- Leadership and Organizational Benefits: Emotional Intelligence is a central aspect of leadership development, closely tied to the effectiveness of organizational leaders. For leaders who influence and expect trust from others, it is essential to conquer the ability to manage emotions and be aware of how one’s actions affect those around them. Effective leadership involves a deep understanding of oneself and the skills to interact effectively with others.
- Personal Growth: Self-awareness is foundational to Emotional Intelligence. It empowers us to develop a comprehensive understanding of our thoughts and feelings, providing us with more control and choice in our responses to better align ourselves with our values. When we honestly evaluate our emotional beliefs and our ability to navigate through emotional challenges, we learn how to improve and we identify our limits. This level of self-awareness ultimately sets us up for success on our chosen paths.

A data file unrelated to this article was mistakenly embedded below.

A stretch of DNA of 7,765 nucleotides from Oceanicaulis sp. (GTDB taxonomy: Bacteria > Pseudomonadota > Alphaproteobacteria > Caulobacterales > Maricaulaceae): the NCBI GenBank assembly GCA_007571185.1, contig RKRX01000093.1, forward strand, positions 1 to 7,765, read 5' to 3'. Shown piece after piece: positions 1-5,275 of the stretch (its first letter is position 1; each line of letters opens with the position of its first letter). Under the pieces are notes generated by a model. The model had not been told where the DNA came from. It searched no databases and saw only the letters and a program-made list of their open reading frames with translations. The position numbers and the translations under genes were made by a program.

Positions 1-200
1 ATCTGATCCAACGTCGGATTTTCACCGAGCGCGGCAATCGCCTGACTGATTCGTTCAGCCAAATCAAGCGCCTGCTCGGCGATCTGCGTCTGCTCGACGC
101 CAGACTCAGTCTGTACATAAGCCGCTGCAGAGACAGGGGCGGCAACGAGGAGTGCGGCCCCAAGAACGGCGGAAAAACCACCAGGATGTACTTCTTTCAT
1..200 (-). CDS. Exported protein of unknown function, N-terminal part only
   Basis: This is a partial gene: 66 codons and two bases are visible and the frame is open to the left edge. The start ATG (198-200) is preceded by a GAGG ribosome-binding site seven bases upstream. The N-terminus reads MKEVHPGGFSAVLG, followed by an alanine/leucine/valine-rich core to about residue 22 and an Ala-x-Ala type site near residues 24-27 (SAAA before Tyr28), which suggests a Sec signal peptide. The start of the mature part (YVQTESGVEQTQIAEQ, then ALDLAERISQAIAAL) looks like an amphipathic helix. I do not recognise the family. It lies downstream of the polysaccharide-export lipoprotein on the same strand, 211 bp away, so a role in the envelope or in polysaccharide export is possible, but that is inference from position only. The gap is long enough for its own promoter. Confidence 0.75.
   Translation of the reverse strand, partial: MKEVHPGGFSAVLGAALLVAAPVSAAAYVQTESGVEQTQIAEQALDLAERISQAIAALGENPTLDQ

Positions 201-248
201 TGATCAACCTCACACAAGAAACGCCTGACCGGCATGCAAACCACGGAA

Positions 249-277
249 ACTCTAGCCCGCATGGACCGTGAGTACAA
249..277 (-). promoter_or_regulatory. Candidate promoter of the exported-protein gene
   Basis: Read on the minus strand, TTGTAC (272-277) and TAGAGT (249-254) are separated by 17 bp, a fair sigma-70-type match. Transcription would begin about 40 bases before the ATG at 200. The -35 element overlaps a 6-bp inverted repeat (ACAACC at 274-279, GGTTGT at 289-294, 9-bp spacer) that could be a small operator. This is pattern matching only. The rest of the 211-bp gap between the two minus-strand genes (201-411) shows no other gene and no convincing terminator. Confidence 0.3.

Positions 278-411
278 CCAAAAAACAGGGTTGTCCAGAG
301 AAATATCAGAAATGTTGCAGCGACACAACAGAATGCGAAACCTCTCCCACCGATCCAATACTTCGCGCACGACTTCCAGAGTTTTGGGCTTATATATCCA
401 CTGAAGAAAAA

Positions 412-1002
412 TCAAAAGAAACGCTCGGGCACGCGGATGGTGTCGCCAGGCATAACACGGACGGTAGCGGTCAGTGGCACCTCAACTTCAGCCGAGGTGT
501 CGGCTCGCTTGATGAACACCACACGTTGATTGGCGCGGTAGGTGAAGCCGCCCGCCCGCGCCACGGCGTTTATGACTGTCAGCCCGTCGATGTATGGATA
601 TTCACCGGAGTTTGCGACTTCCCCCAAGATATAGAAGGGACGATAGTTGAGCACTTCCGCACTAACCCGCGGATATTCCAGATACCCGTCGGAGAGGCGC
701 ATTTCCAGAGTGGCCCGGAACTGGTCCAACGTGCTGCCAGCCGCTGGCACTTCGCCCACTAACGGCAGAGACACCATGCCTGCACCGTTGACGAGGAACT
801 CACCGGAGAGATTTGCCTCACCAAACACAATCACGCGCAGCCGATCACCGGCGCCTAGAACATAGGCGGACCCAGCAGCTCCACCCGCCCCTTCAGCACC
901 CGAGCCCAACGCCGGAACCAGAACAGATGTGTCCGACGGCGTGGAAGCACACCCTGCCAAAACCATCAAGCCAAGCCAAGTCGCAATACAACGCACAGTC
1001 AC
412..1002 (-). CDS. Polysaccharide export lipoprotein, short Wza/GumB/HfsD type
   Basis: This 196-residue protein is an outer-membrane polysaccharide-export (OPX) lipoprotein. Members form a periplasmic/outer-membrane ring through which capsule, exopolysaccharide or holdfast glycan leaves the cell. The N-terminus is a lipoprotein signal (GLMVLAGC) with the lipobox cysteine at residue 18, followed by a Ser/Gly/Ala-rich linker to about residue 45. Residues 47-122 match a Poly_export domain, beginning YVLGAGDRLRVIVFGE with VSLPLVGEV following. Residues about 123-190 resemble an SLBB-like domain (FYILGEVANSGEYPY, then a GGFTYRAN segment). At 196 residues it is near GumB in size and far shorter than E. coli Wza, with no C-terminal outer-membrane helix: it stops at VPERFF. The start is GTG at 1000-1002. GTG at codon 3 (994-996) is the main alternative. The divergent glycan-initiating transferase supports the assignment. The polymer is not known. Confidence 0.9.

How to develop your Emotional Intelligence:
- Work with a Therapist: Emotional intelligence development, whether viewed as a cognitive skill or a personality trait, can be challenging. Therapists can help facilitate a deeper exploration of our thoughts, emotions and responses. For those who have experienced trauma, therapies such as CBT or EMDR can help decrease hypervigilance and increase emotional regulation.
- Develop healthy coping strategies and responses: Emotions are a part of being human and can arise unexpectedly, especially in emotionally charged interactions. Acquiring the skills to manage emotions is crucial to developing emotional intelligence. For example, practicing mindfulness strategies can help us to notice our internal reactions and slow us down to respond differently. Responding from a space of self-awareness and emotional management requires us to identify and practice grounding skills to help us defuse intense emotions.